SW Mitchell European manager Stuart Mitchell believes European banks can continue to surprise on the upside.
The Citywire A-rated fund manager (pictured) is so confident of this he is allocating 25% of his fund to large retail banks that have connections to small and medium-sized enterprises, believing these banks will benefit from cheap funding.
Mitchell said valuations do not currently reflect the recovery in the banking system or any kind of growth over the next few years.
ING, Intesa Sanpaolo, Monte dei Paschi di Siena, alongside Lloyds, feature among his top picks. Having bought into banks two years ago, the fund has made between 100% and 150% on the sector allocation. ‘We think this should double again,’ Mitchell said.
The call forms part of a bias towards domestically orientated areas of the market over international growth stocks, which he views as too expensive, ‘especially considering the many political and economic challenges facing the emerging world at the moment’.
In contrast, domestic European stocks account for almost two-thirds of the fund. The manager said this was a call he felt was worth taking as they were trading at a 50% discount to their US equivalents.
He is also allocating 24% of the fund to stocks that are listed in Europe’s periphery and he has dared to access unloved areas such as Spanish property group Sacyr Vallehermoso. ‘It has done well, as everything has worked out as we would hope,’ he said.
‘We also hold FCC. This needs more capital and we anticipate some kind of rights issue but, post this, we expect the share price to rise higher.’
Internet flight booker Amadeus is another of Mitchell’s favoured picks in this category. ‘If you look at what has been happening over the last few weeks, there is such a negative view on Europe, but on the ground you can see what is happening.
‘There is a big gap between what the consensus is saying and what is happening in companies,’ he said.
He is also bullish on telecoms. He expects a changing backdrop where regulators are likely to stop trying to break monopolies and will prove supportive. Since the German market went down from four to three operators after Vodafone’s acquisition of Kabel Deutschland Holding, he expects this to give the green light to other countries.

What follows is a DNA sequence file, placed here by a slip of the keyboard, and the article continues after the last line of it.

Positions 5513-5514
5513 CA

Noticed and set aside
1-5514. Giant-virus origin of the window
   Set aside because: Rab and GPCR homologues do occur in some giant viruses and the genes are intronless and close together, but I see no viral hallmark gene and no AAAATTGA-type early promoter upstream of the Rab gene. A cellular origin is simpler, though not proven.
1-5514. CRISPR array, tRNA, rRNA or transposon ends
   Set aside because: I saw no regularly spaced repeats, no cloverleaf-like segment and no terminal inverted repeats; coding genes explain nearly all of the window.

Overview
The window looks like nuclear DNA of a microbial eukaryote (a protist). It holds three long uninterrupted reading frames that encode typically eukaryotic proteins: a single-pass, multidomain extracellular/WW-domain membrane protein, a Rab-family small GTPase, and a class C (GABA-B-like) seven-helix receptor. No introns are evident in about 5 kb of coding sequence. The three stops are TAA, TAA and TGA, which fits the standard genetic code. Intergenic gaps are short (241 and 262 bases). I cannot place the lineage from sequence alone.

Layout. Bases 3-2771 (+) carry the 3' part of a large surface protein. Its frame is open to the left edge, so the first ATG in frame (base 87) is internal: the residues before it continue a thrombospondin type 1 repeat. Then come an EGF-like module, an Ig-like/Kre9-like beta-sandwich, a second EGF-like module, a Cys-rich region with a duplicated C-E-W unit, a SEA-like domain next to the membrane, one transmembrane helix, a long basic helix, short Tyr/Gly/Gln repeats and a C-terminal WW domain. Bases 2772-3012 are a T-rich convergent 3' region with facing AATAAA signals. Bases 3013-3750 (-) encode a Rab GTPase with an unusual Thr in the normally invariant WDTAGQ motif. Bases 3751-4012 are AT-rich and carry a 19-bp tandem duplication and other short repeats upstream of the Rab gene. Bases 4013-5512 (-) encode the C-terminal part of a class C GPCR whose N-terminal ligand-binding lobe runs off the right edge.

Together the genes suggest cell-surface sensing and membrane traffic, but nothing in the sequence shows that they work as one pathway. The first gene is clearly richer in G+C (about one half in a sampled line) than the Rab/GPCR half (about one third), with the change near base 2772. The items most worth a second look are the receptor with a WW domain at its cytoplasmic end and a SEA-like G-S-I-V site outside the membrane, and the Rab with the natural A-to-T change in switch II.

The fund has around 6.5% in utilities and Mitchell highlights German power generator RWE as a stock he likes. The share price is down substantially from its highs, as the government has encouraged a move to alternative energy.
However, he said with nuclear power stations closing in Germany, power generation should receive compensation and RWE could prove a big beneficiary of that, alongside E.ON, which he does not hold.
Having made money on RWE so far, Mitchell is posed with a dilemma. ‘Should we sell RWE and put it into the banks?’ he asked.
Looking ahead, the fund manager and founder of SW Mitchell views a US slowdown and sell-off as one of the biggest risks to European equities. He said this is a recurring theme mentioned in company meetings.
Likewise, he acknowledges that the recovery needs to surprise on the upside for his portfolio – which is heavily skewed towards cyclicals – to perform well.
‘For us to do as well as we have done over the last two to three years, the recovery has to do better than expected,’ he said. ‘Certainly, over the years it has done this and we tend to get a better picture from companies than the European Central Bank and economists. The view from companies is a bit more upbeat than backward-looking economists.’
In his view there is still an opportunity for the valuation gap between Europe and the US to narrow and he remains bullish.
‘I think the market correction is probably finished. With second quarter results coming through. we think the market will recover what it lost over the summer period,’ he said.
Over the past three years the fund has posted a 33% return versus 24.3% by the average fund in Citywire’s Equity – Europe sector.